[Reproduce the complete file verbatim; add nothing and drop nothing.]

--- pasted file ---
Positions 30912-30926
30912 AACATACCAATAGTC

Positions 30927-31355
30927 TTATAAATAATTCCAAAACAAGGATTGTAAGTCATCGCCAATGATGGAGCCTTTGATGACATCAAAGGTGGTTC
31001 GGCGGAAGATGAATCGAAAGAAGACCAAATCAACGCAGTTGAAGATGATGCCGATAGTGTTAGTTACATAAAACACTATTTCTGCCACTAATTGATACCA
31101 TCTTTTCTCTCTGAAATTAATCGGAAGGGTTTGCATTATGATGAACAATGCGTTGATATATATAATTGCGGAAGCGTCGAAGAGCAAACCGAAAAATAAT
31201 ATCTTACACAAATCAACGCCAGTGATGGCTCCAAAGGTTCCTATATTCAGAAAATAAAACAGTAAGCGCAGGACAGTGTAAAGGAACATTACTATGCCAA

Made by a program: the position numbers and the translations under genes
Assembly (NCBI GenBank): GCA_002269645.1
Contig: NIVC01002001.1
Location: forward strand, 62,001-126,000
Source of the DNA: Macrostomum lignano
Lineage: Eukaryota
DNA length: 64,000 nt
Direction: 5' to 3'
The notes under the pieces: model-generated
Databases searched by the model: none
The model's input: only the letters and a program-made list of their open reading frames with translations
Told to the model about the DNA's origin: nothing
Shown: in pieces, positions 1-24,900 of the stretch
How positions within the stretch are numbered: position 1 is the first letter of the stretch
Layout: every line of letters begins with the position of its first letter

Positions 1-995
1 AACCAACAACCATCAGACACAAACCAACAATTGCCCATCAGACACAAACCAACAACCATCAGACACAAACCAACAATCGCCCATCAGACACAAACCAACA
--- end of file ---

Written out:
Positions 30912-30926
30912 AACATACCAATAGTC

Positions 30927-31355
30927 TTATAAATAATTCCAAAACAAGGATTGTAAGTCATCGCCAATGATGGAGCCTTTGATGACATCAAAGGTGGTTC
31001 GGCGGAAGATGAATCGAAAGAAGACCAAATCAACGCAGTTGAAGATGATGCCGATAGTGTTAGTTACATAAAACACTATTTCTGCCACTAATTGATACCA
31101 TCTTTTCTCTCTGAAATTAATCGGAAGGGTTTGCATTATGATGAACAATGCGTTGATATATATAATTGCGGAAGCGTCGAAGAGCAAACCGAAAAATAAT
31201 ATCTTACACAAATCAACGCCAGTGATGGCTCCAAAGGTTCCTATATTCAGAAAATAAAACAGTAAGCGCAGGACAGTGTAAAGGAACATTACTATGCCAA

Made by a program: the position numbers and the translations under genes
Assembly (NCBI GenBank): GCA_002269645.1
Contig: NIVC01002001.1
Location: forward strand, 62,001-126,000
Source of the DNA: Macrostomum lignano
Lineage: Eukaryota
DNA length: 64,000 nt
Direction: 5' to 3'
The notes under the pieces: model-generated
Databases searched by the model: none
The model's input: only the letters and a program-made list of their open reading frames with translations
Told to the model about the DNA's origin: nothing
Shown: in pieces, positions 1-24,900 of the stretch
How positions within the stretch are numbered: position 1 is the first letter of the stretch
Layout: every line of letters begins with the position of its first letter

Positions 1-995
1 AACCAACAACCATCAGACACAAACCAACAATTGCCCATCAGACACAAACCAACAACCATCAGACACAAACCAACAATCGCCCATCAGACACAAACCAACA